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John Reitman

By John Reitman

Canceling Open qualifying a tough but correct call by USGA


Qualifier events have been canceled for this year's U.S. Open at Winged Foot, which has been rescheduled for September.

More than any other game, golf is one built on a foundation of tradition. 

One of golf's most enduring institutions - non-exempt players competing for a spot in American golf's national championship - has gone by the wayside, for a year anyway.

Citing difficulties associated with the virus, the USGA announced this week that it has canceled all local and final qualifying for this year's tournament at Winged Foot in Mamaroneck, New York, which has been rescheduled from its traditional place in June to September as governing bodies in sports struggle to find ways to hold competition this year.

The news makes the U.S. Open simply another in a long line of sporting events that will be contested this year with an asterisk next to it in the record books.

Losing out on a chance to compete in the U.S. Open is unfortunate for many amateurs. But in what hopefully is a one-off year, it is the right call, and probably the only real solution the USGA had. And after all, Bobby Jones, the game's most successful amateur player, is not walking through that door.

Managing the qualifier system under perfect conditions must be a logistical challenge. During the virus, the USGA said, it was simply impossible. Saying it does not have enough tests or the procedures in place to ensure the safety of all players, caddies and other personnel associated with each event, the USGA canceled 120 local and final qualifiers for non-exempt players at sites in the U.S., Canada, Europe and Japan. Contributing to the USGA's decision is the severity of the Covid-19 virus in New Jersey, where the association's headquarters is located. The virus has hit New Jersey especially hard, and the USGA said it would be impossible to staff its qualifiers this summer due to safety restrictions. 

Even if there was a way to make qualifying work, the USGA was caught between a rock and a hard place. Conduct qualifying events, and run the risk of exposing dozens if not hundreds of people to the virus; cancel them and face criticism for crashing one of golf's great traditions.

Only one, John Goodman in 1933, has won the U.S. Open since Bobby Jones won the last of his four titles as an amateur in 1930.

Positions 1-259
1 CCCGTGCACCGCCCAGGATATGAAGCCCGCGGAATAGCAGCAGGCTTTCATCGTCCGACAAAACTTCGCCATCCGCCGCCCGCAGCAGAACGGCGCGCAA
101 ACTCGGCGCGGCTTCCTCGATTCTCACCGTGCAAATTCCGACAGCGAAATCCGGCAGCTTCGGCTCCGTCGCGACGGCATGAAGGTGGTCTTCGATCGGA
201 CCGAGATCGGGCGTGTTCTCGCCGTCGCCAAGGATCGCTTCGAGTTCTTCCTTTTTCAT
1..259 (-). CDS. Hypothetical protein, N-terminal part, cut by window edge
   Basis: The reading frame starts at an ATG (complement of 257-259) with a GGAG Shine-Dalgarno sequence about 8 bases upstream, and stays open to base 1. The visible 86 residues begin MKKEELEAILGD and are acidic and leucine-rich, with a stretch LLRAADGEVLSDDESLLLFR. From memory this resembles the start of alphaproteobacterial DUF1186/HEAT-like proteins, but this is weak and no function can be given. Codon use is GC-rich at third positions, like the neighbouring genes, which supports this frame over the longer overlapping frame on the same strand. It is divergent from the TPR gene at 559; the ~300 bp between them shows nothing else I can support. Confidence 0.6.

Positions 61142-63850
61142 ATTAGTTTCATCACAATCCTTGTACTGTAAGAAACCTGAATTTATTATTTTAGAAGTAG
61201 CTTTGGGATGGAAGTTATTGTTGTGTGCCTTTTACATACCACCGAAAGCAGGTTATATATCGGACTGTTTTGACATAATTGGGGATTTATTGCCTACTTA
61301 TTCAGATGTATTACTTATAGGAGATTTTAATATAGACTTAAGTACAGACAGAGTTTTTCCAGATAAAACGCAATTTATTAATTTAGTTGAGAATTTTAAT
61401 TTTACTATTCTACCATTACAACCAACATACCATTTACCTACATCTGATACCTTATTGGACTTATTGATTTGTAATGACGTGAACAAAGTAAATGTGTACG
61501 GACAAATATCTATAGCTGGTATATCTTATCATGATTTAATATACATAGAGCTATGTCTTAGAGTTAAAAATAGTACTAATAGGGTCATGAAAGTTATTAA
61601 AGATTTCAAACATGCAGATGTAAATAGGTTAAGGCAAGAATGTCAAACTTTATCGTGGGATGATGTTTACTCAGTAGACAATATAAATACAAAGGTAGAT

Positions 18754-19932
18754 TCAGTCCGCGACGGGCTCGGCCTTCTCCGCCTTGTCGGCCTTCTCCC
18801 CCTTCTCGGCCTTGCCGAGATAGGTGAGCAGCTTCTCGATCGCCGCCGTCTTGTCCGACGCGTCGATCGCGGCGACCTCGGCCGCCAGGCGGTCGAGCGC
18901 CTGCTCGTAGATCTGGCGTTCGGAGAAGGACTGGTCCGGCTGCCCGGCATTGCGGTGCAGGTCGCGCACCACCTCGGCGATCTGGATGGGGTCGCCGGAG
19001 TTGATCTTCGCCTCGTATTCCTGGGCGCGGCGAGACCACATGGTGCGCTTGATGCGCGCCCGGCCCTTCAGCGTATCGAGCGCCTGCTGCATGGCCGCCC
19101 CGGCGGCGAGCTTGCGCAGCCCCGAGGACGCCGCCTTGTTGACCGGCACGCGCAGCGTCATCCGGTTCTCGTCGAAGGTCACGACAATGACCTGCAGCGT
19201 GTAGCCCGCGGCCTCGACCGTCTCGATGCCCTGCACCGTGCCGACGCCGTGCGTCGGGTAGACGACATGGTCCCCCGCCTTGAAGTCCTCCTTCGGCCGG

After automatic qualifiers and special exemptions, the U.S. Open typically gets about half of its traditional 156-player field through qualifier events. The field has been reduced to 144 players this year, and all non-exempt slots will be filled by invitation. 

Last year, 74 players earned their way into the 2019 U.S. Open at Pebble Beach, including just 19 amateurs. That list of qualifiers also included names like Aaron Baddely, Luke Donald, Jason Dufner, Rory Sabbatini, Sam Saunders and Zac Blair.

Despite the USGA's long relationship with amateur golf, only one, John Goodman in 1933, has won the U.S. Open since Bobby Jones won the last of his four titles as an amateur in 1930, The last amateur to finish as runner-up was Jack Nicklaus in 1960 when he finished second to Arnold Palmer at Cherry Hills. The last Open champion to go through 36-hole qualifying was Lucas Glover in 2009.

Sure, the USGA possibly could have come up with some sort of contingency that would allow for at least some of its qualifiers to be held this year with on-site personnel running each event and at least taking temperatures of players, caddies and other personnel on a daily basis. But given the circumstances, USGA officials probably made the right call to cancel qualifying in a sports year that will be dominated by special circumstances.

Major League Baseball, the NFL and college football all are working on contingency plans so there is at least some level of competition this year. Golf's major associations are doing the same.

No matter what it did, the USGA was in a no-win situation. 

Although canceling qualifier events is not a perfect situation for amateur players who hold a significant place in the history of the U.S. Open, it is worth remembering the USGA is like a lot of other bodies governing sports. All are doing what they believe is right to restore some order to their respective games - even if it is not perfect - and to do so in a way that maximizes safety for everyone involved.

After all, Bobby Jones is not walking through that door.

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